Does hearing the word budget make you cringe? Or remind you of the time you tried tracking every single thing you bought and it stressed you out? You’re not alone.
What is a budget and why everyone is suggesting it?
A budget is simply a plan of where your money is going. It’s as simple as that. Everyone suggests a budget since it is a tool for your financial security.
Haven’t you had a day where you look at your account and are surprised at the amount shown? You don’t remember what you did with all that money and have to look through all of the transactions to jog your memory. A budget is handy since you are giving yourself the power over your money. No longer will you be surprised when you look at your account since you will know how much money is in your account at any given time.
A budget also helps you think about the future and the financial goals that you have dreamed up. Let’s say that your financial goals are to pay off your debt in 2 years. Your budget should reflect that.
Why is budgeting hard?
There are four reasons why budgeting is hard:
One. It’s something that you never had to do before.
It’s a new skill, and like any skill, you need to practice and give yourself time to master. Typically give yourself 3-6 months with a budget to get the hang of it.
Two. It’s your mindset towards budgeting.
Unfortunately, throughout the years, budgets have been thought of as restrictive plans for your money. You’re not able to have a little fun with your money since it’s not part of the budget. This idea tends to throw people off and stop budgeting completely.
Three. People adopt systems that don’t work for them.
They may see a friend that is doing really well financially and may try to adopt the friend’s system. The logic is if it’s working for them, it can work for me.
Four. It takes time.
Since this is a plan, it does take some time to create and adapt to your needs. You may need to look at your previous bank and credit card statements to understand how you have been spending money lately. If your plan is to track every expense every week, that also takes time.
Feeling overwhelmed? Here are some budget plans that may work for you.
The 50/30/20 rule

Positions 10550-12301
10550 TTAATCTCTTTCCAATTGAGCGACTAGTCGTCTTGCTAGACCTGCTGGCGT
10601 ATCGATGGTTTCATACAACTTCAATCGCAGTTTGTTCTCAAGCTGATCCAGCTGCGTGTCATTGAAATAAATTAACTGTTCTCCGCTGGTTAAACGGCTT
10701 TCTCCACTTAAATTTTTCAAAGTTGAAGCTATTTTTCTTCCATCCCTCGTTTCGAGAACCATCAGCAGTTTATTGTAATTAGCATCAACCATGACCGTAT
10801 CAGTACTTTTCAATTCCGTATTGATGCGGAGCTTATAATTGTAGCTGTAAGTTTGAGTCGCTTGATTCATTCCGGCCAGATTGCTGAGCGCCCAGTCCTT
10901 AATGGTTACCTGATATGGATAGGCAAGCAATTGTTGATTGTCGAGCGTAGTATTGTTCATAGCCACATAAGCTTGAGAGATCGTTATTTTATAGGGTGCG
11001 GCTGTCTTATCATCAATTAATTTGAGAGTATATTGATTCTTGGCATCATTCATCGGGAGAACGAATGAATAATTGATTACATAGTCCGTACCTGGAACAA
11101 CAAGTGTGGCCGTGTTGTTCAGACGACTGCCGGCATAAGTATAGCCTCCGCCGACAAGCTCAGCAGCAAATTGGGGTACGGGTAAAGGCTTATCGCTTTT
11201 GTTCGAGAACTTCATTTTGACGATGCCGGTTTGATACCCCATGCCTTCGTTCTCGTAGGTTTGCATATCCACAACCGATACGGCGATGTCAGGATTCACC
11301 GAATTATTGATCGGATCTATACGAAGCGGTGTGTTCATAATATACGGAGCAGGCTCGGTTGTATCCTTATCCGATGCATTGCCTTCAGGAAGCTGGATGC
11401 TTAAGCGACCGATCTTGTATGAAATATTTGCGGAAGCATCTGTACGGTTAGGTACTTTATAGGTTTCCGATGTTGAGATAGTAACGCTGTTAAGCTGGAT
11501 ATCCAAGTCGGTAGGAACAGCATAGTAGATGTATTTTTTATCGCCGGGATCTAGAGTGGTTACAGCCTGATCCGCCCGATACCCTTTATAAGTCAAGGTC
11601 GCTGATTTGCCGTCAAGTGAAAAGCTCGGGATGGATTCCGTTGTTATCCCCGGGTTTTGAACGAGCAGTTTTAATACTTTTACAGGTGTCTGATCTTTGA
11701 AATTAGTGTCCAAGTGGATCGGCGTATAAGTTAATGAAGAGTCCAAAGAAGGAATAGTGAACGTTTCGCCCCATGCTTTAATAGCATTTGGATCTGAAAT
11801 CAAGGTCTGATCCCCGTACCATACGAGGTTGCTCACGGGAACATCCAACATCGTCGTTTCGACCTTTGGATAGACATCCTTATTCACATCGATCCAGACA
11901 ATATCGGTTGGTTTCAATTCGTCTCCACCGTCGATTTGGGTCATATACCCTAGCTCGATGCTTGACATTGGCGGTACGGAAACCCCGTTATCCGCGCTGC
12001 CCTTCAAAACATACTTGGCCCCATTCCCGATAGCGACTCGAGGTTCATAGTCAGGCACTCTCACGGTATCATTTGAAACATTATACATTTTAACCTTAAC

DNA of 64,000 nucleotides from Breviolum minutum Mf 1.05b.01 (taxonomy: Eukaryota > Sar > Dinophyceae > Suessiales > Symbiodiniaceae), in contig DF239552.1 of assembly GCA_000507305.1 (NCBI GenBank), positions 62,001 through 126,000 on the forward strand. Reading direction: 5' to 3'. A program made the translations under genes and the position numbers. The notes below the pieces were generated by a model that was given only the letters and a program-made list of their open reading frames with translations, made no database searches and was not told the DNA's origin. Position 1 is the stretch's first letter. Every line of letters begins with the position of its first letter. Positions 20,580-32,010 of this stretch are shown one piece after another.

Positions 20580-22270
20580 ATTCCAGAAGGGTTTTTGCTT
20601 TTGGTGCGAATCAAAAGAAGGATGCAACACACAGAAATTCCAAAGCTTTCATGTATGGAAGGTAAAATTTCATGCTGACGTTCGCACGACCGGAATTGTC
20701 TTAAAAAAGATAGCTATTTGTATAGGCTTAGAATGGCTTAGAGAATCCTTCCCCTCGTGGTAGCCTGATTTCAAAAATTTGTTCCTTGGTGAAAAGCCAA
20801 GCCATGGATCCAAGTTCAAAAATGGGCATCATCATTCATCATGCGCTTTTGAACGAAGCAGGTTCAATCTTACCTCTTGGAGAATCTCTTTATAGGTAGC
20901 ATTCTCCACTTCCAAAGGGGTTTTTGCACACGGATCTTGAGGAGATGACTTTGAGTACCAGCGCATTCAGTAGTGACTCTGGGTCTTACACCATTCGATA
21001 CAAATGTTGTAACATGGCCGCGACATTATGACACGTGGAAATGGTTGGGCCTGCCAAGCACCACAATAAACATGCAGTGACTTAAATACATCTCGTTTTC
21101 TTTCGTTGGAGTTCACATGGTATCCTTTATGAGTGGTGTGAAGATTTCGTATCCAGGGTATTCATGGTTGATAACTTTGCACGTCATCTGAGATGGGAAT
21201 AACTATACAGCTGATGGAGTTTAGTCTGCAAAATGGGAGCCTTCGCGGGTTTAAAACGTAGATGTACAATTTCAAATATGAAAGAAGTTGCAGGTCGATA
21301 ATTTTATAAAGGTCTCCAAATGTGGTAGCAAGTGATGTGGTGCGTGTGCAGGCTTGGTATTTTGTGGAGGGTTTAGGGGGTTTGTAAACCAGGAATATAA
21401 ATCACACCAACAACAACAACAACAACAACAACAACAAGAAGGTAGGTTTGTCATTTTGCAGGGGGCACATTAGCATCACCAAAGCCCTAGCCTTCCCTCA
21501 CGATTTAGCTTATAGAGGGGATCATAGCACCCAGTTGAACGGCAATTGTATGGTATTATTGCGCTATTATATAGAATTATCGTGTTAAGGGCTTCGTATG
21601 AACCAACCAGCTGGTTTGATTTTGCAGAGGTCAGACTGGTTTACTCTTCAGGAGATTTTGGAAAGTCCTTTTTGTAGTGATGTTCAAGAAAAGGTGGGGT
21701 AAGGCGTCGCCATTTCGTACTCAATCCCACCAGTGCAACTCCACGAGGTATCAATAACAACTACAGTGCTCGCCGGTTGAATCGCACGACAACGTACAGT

This strategy was created by Elizabeth Warren and her daughter, Amelia Warren Tyagi. This plan focuses on your needs and your wants. What they mean by needs are things that will impair your quality of life. Think of your rent, electricity, heat. Pretty much the basics. Other items that may be a need are your minimum credit card payments since your credit score will be affected if you don’t pay the minimums.
What they see as wants are things that are nice to have. Imagine Starbucks coffee every morning, cute notebooks to journal in, cable television. Now that you understand the basic terms, here is the breakdown of their plan:
Step one: Calculate your net income.
It’s the pay you receive on your check or directly deposited into your bank account after all of the taxes are taken out. If your health insurance or retirement contributions are being deducted from your gross income (before taxes are taken out), you will need to add this amount of money to your net income as well.
Step two: Capping your needs to 50% of your net pay.
This is the time where you will add up all of your needs and see how much the total is. If it’s over the 50%, you’ll need to start thinking about making some changes. You may need to start looking at other apartments to lower down your rent. Maybe you’re open to the idea of getting a second job to help you stay within 50% of your take-home pay. Or you’ll need to take from your wants category.
Step three: Limiting your wants to 30% of your net pay.
Such a limitation is to help curb your spending, so you are only buying things that you genuinely want. The items that may be under this category would be things like a night out with friends, take-out, cute notebooks, leather planners, you get the idea.
Step four: Take care of your future by using 20% of your net pay for savings.
So this money is to help you now and later down the road. You can use this money for saving an emergency fund or a retirement plan. You can also use this money to help pay off some of your credit card debt. This extra payment will be on top of the minimum payments that are in your needs category.
If you hate tracking expenses or getting a bit overwhelmed by this rule, the next plan may be the one for you.
The 80/20 Rule
So this one is super simple. You will still need to calculate your take-home pay and add in any retirement contributions back to your net pay. Once you’ve done that, take 20% for your retirement savings, emergency fund savings, and credit card payments. The rest, 80%, you’ll use for whatever else you need or want.
As a bonus, if you want to challenge yourself and set yourself up a little better for your future, try to increase the amount of money you’re saving. Try to go from 80/20 to 70/30 and maybe even 60/40!
This strategy is best for people that don’t want to stress themselves out with calculating their budget.
These are the two most popular budget strategies at the moment. As you become more familiar with budgets, you can start tweaking yours to work better with you. Remember that you should be looking at your budget every 3 months to make sure it’s working for you.
What other budget strategies have you tried and were successful with? Let us know in the comments below.